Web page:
LG V30 review

LG’s new flagship is a tempting, high-powered package

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Battery life

  • 3,300mAh capacity easily achieves day-plus battery life
  • Battery is sealed in now because of waterproofing
  • Wireless charging is slow, but a nice feature to have

Another longstanding fold in the V-series DNA has been great battery performance. And that’s not just limited to how the battery inside can withstand the rigors of the day, but also that up until now, they’ve been removable and thus, performance is everlasting given that you own an extra battery.

As you might have suspected from the design, the V30 has sealed in the battery – a necessary, but nevertheless slightly unfortunate move to ensure that waterproofing works.

Either way, we’ve been delighted by the 3,300mAh battery in the non-final unit. Ringing in at the same size as the cell found with the Samsung Galaxy Note 8, all-day battery life is an easy goal for this phone to meet.

When we watched a 90-minute movie file in 1080p, the V30 remarkably only dropped down to 87% once it was finished. Most phones drop down at least 20% during this test, so we’re pleased with this discovery.

When it comes to recharging the phone, we’re pleased to say that the final retail unit lives up to the numbers that we got with the pre-production unit. From 0%, it can raise up to 30% in 15 minutes, up to 67% after a half hour, and 100% in just under two hours. The final 20% is always the slowest, but for most, an hour of charging will easily get them through the day.

Camera

  • Packed with unique features
  • Point Focus and Cine Video color grading are awesome perks
  • Low-light results are good at times, but generally not superb

Watch our video below that's dedicated to the LG V30 camera

LG has put a lot of effort in bringing some new, noteworthy hardware and software features to make its dual-lens cameras stand out from the rest. 

Billed as a device for creators, the LG V30’s main rear-facing camera is 16MP and boasts an impressive f/1.6 aperture that, on paper, should put it above the competition when it comes to low-light photography. However, in our time with the pre-production unit and now with the final hardware and software, it’s not industry-best at illuminating a dark scene. That award is still shared between the S8 and Google Pixel. The V30’s knack, however, is at providing a better balance of lighting and contrast for dim shots, like shooting at dusk. In the results below, you can see that we experienced some hits and misses in this department.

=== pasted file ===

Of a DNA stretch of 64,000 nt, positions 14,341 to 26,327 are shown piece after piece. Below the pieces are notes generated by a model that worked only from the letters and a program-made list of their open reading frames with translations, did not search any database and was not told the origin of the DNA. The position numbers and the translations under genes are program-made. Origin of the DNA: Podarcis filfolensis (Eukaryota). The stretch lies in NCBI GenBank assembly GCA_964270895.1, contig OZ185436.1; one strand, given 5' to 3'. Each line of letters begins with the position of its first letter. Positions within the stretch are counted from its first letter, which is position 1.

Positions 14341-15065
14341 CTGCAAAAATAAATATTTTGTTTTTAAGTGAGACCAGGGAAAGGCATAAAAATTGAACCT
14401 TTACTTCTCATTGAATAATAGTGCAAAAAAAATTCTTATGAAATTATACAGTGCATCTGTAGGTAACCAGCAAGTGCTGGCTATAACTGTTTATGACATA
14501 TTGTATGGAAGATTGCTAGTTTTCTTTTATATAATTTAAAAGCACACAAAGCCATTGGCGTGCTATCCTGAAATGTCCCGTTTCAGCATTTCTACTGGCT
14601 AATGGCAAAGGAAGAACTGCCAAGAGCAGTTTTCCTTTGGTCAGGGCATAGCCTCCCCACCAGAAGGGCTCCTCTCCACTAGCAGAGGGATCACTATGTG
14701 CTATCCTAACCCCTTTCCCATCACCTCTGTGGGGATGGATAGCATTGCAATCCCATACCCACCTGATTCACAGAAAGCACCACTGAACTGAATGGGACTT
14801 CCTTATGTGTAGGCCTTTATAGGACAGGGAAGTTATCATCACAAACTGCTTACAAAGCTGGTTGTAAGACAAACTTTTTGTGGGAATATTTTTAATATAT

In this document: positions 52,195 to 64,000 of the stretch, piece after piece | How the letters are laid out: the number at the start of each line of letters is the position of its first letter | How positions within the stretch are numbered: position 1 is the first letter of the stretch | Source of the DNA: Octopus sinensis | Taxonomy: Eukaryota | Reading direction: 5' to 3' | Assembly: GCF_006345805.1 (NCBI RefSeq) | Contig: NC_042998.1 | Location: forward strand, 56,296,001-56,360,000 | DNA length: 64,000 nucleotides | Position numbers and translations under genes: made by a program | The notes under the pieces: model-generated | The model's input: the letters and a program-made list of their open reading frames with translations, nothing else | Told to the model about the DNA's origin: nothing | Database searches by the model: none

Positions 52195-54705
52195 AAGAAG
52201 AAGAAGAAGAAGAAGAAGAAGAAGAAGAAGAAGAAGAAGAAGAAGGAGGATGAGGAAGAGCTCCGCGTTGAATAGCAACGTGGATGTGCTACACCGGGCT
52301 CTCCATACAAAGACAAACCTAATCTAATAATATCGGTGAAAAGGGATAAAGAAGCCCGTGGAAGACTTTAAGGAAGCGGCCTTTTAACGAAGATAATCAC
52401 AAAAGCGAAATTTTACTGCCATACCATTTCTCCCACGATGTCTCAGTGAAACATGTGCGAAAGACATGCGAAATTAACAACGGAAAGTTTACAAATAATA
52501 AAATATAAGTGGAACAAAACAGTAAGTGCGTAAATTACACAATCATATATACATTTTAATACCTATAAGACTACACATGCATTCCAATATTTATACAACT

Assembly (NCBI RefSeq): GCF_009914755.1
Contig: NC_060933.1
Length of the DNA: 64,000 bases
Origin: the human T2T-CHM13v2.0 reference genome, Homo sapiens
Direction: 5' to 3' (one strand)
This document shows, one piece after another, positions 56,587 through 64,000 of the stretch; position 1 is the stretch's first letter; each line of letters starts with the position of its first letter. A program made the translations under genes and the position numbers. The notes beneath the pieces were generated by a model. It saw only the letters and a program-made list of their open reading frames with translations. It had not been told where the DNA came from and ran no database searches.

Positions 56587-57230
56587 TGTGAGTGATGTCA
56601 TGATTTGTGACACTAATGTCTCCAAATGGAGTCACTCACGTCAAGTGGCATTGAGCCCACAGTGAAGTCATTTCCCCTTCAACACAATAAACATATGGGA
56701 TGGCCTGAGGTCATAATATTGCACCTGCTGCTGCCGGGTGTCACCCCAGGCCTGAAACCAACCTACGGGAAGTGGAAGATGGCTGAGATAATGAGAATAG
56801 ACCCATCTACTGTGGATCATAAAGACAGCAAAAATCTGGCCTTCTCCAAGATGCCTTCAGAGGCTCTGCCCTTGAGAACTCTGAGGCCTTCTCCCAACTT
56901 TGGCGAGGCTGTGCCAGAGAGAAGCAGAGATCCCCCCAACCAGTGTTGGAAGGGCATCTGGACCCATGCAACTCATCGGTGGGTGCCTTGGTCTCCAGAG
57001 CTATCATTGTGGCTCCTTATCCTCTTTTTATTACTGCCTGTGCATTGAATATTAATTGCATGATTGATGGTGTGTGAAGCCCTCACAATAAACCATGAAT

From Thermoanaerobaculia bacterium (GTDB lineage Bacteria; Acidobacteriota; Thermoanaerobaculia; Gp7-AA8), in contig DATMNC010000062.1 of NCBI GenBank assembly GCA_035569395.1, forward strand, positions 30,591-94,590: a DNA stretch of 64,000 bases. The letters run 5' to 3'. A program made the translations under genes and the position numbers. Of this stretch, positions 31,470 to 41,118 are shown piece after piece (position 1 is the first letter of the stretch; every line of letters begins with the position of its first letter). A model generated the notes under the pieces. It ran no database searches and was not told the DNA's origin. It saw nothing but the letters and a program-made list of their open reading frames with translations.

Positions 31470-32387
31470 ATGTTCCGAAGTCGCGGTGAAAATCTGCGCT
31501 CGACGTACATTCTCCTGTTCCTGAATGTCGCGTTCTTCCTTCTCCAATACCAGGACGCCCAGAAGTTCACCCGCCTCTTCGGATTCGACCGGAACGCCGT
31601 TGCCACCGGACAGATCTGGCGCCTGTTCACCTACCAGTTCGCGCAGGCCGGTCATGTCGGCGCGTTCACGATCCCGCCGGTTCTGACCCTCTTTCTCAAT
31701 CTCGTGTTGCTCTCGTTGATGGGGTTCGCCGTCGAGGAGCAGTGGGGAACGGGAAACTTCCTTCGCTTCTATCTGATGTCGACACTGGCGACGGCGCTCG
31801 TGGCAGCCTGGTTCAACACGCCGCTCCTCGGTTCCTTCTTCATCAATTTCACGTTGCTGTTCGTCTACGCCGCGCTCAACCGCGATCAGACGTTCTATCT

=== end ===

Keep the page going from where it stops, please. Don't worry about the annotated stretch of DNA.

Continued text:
Pro mode indicates what's in focus with a green outline

Additionally, this lens is covered is glass, not plastic, which LG says boosts the transmittance of light and details. The other lens takes care of the wide-angle shots and is improved to 13MP and a f/1.9 aperture, both of which build upon the V20’s lesser 8MP wide-angle lens that had an aperture value of f/2.4.

Flipped over on its front, the small 5MP selfie camera disappointed. While the lighting and colors look fine for the most part, photos are blurry. It's definitely serviceable and fun to use thanks to LG's many camera software features, though it doesn't seem able to quickly snap a brilliant photo like many of this year's flagship phones.

Of the many extra goodies offered by the V30, it packs in professional color grading to give each video and picture the right kind of contrast, lighting and saturation to fit each scene. For power users who want to shoot footage with the V30 and export to say, Adobe Premiere, you can export the Cine Log, which retains the metadata during post-production. If you’d rather edit video on the phone, LG is including an app that can let you do just that.

Taking the pro-level use cases a step further, LG has partnered with Graphy to teach users how to become comfortable with the capable manual photography mode. Photographers can post their photos and share the settings and techniques put to use when capturing the piece. LG has done an awesome job focusing on the little things for the V30.

Another new addition to the camera software is Point Zoom. Activated within the Cine Video mode in the camera app, this new feature smoothly zooms in on wherever you tap to, remedying the sudden, jagged zoom effect we’re all accustomed to. It might not sound like much, but it’s one of those small things that will likely make a big difference moving forward. If anything, you can film your own Parks and Recreation-style comedy with it.